Same-Sex Marriage and Research on the Well-Being of Children

Another argument for justifying the expansion of marriage to same-sex couples addressed by ‘Discussing Marriage‘ regards supposed research showing that there is no difference in the well-being of children raised by a same-sex couple than that of children raised in other family arrangements.  The argument would go something like this:

P1:  Research shows no difference in the well-being of children raised by a same-sex couple and children raised in other family arrangements.
P2:  Children will not be harmed by being raised by a same-sex couple
C1:  Same-sex marriage should be legalized

The web site linked above calls this argument something of a red-herring.  The well-being of children is not a primary argument that is used to oppose same-sex marriage.  The response also includes that the bulk of historical research has shown that children are better off being raised by their own biological parents than in any other arrangement.  The authors of the site are critical of some recent research because of small sample sizes, lack of random sampling, cultural bias and other factors.

For more details and references I would refer you to the Discussing Marriage website.

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2 Responses to “Same-Sex Marriage and Research on the Well-Being of Children”


  1. 1 Seeking Goodness (@seekgood) May 1, 2015 at 2:26 pm

    “The well-being of children is not a primary argument that is used to oppose same-sex marriage.”
    I agree to an extent- this argument is used by opponents, but not too frequently (although it was used int he supreme court just a few days ago- “When you change the definition of marriage to delink the idea that we’re binding children with their biological mom and dad, that has consequences” said attorney general John J Bursch).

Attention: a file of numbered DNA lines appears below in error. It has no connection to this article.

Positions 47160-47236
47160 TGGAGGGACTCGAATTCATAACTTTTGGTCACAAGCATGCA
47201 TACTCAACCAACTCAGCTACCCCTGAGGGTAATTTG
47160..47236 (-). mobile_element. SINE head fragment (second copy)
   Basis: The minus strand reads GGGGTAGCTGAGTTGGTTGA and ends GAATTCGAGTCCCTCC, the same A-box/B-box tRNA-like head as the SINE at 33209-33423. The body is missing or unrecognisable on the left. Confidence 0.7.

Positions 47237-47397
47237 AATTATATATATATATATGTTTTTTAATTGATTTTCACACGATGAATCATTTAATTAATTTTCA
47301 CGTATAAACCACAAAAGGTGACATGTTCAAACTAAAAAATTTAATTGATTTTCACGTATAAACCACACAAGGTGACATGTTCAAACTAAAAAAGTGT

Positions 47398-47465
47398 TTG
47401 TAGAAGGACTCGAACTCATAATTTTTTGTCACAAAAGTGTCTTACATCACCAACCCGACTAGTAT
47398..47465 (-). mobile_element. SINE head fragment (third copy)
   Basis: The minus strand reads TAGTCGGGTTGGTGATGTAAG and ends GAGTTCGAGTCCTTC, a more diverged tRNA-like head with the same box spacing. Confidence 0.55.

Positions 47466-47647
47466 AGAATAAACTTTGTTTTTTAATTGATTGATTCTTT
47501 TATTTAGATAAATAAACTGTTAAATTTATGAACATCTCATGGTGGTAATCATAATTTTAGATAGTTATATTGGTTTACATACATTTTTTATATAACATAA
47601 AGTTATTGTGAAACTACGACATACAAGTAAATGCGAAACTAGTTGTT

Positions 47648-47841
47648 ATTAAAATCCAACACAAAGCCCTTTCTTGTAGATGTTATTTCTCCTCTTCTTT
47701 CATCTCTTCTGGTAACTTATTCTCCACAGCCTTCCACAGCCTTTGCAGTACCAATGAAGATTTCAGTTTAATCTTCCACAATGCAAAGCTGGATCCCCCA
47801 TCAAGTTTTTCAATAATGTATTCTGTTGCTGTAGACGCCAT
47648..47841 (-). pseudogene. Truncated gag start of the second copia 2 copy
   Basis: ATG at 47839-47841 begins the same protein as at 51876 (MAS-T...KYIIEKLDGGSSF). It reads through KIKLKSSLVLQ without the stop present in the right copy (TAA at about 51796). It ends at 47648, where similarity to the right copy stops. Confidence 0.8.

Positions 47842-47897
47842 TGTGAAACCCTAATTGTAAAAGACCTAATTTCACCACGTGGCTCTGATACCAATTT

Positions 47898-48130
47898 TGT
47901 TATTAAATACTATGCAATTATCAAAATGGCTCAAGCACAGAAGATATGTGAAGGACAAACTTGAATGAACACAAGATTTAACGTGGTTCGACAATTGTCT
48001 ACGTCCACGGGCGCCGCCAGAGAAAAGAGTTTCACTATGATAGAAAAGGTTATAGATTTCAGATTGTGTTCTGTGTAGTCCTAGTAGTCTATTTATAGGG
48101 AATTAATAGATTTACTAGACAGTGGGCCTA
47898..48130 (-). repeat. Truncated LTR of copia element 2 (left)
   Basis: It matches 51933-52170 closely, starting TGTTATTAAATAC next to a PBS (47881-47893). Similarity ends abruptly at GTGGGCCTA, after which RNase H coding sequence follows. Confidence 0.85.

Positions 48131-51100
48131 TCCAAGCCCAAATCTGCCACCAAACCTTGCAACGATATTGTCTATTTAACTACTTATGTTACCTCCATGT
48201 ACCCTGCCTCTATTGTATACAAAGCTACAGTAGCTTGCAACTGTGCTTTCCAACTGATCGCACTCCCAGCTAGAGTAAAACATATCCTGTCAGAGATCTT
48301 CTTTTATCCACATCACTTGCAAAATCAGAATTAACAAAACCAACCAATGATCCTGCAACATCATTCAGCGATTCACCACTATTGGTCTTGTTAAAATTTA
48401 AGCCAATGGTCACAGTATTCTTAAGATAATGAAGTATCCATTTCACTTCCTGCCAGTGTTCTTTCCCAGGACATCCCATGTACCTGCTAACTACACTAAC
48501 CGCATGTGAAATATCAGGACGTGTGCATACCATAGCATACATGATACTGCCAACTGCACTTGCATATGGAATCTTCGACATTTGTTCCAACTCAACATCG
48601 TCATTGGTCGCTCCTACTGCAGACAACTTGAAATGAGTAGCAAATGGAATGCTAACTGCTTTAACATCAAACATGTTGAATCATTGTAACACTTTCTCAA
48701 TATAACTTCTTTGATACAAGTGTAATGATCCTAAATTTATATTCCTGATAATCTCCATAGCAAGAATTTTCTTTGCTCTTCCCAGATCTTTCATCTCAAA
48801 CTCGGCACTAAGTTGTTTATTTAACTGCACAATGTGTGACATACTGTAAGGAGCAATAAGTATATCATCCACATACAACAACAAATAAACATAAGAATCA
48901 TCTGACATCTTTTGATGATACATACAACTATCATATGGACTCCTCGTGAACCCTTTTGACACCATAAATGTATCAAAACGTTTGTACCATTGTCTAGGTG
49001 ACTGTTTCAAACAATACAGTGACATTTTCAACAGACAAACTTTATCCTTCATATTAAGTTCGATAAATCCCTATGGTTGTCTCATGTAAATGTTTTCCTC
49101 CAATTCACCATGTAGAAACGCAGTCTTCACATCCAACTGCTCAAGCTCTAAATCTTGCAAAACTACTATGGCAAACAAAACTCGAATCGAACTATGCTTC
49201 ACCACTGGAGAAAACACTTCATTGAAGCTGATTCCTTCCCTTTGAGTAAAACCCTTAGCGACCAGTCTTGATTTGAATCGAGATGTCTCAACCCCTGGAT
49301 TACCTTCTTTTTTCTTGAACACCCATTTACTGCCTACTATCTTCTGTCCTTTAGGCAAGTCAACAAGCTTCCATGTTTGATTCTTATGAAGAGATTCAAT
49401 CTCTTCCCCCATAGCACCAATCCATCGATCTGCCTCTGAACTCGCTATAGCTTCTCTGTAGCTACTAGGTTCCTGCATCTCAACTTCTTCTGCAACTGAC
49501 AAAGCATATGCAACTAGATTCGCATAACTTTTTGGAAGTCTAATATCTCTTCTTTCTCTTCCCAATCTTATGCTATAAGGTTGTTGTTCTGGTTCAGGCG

Either way, it’s irrelevant, since marriage is regulated by the government and child-bearing/rearing is thankfully not. Oppose same-sex marriage all you want, but homosexuals can still have children (adopted or otherwise)- that’s not legally up for debate. And if they’re going to have children (we can’t stop them, short of sterilizing them), the evidence suggests that outcomes are better when the parents are married.

    “The response also includes that the bulk of historical research has shown that children are better off being raised by their own biological parents than in any other arrangement.”
    Whether or not that is true (and empirically supported) is beside the point. Legally, we leave space for many non-biological parenting situations (and the marriages that may or may not be part of the arrangement. Even if 90% of biologically-raised children ended up perfect and happy, and 90% of children raised by non-hetero-normative parents ended up miserable- who’s going to be the judge that denies the other 10% the chance to be married parents? And who wants to explain why the 10% of crappy heteronormative parents get to be married but the 10% of awesome gay parents don’t? Obviously my 10/90 statistics are completely made up, but the point remains- statistics don’t matter when you are looking at an individual who wants the same opportunities as anyone else.

  2. 2 Eric Nielson May 1, 2015 at 5:37 pm

    You make some good points here. Thanks for the comment. I am against the legalization of same-sex marriage, but I am actually not greatly passionate about it. Somewhat similar to what you have stated, homosexuals are going to love, cohabitate and have sex with whoever they please regardless of what is made legal. So to me the question is how far ought government go in regulation of relationships? I would tend to say not very far. For me heterosexual marriage with its higher frequency and expectation of childbearing and raising passes my threshold for adequate justification for regulation where other relationships do not.


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